As in previous studies looking at the mental health needs of illegal immigrants in the EU, women interviewed reported anxiety and sadness, with some of the women in the study describing symptoms of severe depression. Despite having these symptoms, most women did not have the opportunity to discuss their symptoms with their doctor. This is an expected result as undocumented immigrants face complex barriers to accessing health care. Difficulties in accessing mental health services have serious implications for women's health and well-being.

Chronic stress and the resulting psychological distress affect health, as uncontrolled anxiety, for example, has been shown to increase the risk of cardiovascular disease.

Even when undocumented patients can access health care, obtaining specialized care such as mental health care can be challenging. Given that undocumented immigrants are likely to seek medical care in primary health care clinics, social protection health workers should be equipped with the necessary equipment and resources to meet their mental health needs. In healthcare settings, culturally appropriate tools are needed to assess the mental health needs of undocumented immigrants. Health care providers need to have a basic understanding of the challenges faced by immigrants, and especially undocumented immigrants, in the current socio-political climate. Lack of awareness or understanding of the realities of life for undocumented people can be a barrier to effective screening and interventions to address their mental health needs. This is especially important for service providers who serve large immigrant communities. It is also vital that healthcare professionals use culturally appropriate screening tools that take into account potential differences in the conceptualization of mental health symptoms among different immigrant groups. For example, compared to the dominant Western notion of the duality of the physical and emotional parts of the body, some immigrants may somatize emotional distress and report physical symptoms].

The findings presented in our article are new for several reasons. First, this study adds a critical, analytical dimension that is often missing from existing literature linking the experience of irregular migrants to their context. Our results demonstrate the relationship of this social context of women and their emotional well-being, a phenomenon that is confirmed in modern literature. Similarly, the women who participated in the study noted changes in the severity of distress and feelings of marginalization in different time contexts. The current hostile socio-political context meant that their daily lives were characterized by problems that affected their sense of security and undermined economic and social capital. Secondly, this study also adds stories about black illegal immigrants from Nigeria. We found that the black African women we interviewed tended to lack a sense of belonging. It seemed to them that most of the efforts to protect the rights of immigrants and their support focused on the plight of illegal immigrants of Hispanic origin. They also felt excluded from community organizations and advocacy efforts that seemed to only serve the interests of African Americans. Consequently, they apparently lacked favorable conditions to make them feel less isolated.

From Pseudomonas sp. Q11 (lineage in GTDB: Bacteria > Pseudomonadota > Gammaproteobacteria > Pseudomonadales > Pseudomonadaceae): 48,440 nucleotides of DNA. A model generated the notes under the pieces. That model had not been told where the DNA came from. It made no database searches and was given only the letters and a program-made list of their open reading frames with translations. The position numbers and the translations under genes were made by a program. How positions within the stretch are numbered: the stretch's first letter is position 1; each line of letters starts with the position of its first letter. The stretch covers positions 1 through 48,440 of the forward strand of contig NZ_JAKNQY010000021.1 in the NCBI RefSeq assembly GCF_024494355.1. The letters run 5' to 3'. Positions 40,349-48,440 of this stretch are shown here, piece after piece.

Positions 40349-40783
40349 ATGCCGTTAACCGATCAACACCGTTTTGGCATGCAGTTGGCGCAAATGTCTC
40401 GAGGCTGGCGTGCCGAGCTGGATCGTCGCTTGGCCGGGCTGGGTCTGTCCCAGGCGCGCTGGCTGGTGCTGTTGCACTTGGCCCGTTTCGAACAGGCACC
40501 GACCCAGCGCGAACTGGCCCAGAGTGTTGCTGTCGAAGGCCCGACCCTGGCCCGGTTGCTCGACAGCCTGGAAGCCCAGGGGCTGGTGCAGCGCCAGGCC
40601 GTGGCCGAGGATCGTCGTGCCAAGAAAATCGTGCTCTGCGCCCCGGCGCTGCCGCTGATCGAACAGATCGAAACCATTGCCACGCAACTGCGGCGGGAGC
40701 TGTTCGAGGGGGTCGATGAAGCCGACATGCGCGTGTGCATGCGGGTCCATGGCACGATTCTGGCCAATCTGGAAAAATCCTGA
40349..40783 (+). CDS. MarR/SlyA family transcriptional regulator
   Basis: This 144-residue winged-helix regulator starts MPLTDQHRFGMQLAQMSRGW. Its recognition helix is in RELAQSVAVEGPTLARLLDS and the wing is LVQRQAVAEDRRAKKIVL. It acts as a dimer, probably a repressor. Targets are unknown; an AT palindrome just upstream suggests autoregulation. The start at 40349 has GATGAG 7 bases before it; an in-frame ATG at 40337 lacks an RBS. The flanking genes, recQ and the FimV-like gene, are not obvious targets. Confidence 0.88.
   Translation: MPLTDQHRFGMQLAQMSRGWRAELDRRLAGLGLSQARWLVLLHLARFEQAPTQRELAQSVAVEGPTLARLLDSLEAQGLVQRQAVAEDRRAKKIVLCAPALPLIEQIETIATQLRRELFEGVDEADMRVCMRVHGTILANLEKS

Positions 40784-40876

The psychological problems of Nigerian illegal immigrant women increase their risk of psychological distress. It is likely that the emotional discomfort and social insecurity of the female test subjects will persist until they receive official immigrant status, as well as effective coping strategies and access to psychological help to help them cope with their difficulties. Through the women's stories in our article, social workers, faith communities, and other allies can gain insight into what resources would be most helpful to women in alleviating some of the stressors they face. For the women interviewed, social support provided them with the opportunity to receive support and information that helped them resolve some of their psychological problems.


1. Kirmayer L., Narasiah L., Munoz M., Rashid M., Ryder A., Guzder J., Hassan G., Rousseau C. & Pottie K. Common mental health problems in immigrants and refugees: General approach in primary care. CMAJ 2011, 183, E 959 – E 967.

2. Siriwardhana C., Stewart R. Forced migration and mental health: Prolonged internal displacement, return migration and resilience. Int. Health 2013, 5, 19–23.

3. Bhugra D. Migration and mental health. Acta Psychiatr. Scand. 2004, 109, 243–258.

4. http://www.pewglobal.org/2018/03/22/at-least-a-million-sub-saharan-afri… (accessed 04.21.2023)

5. http://www.pewglobal.org/2018/03/22/at-least-a-million-sub-saharan-afri… (accessed 04.21.2023)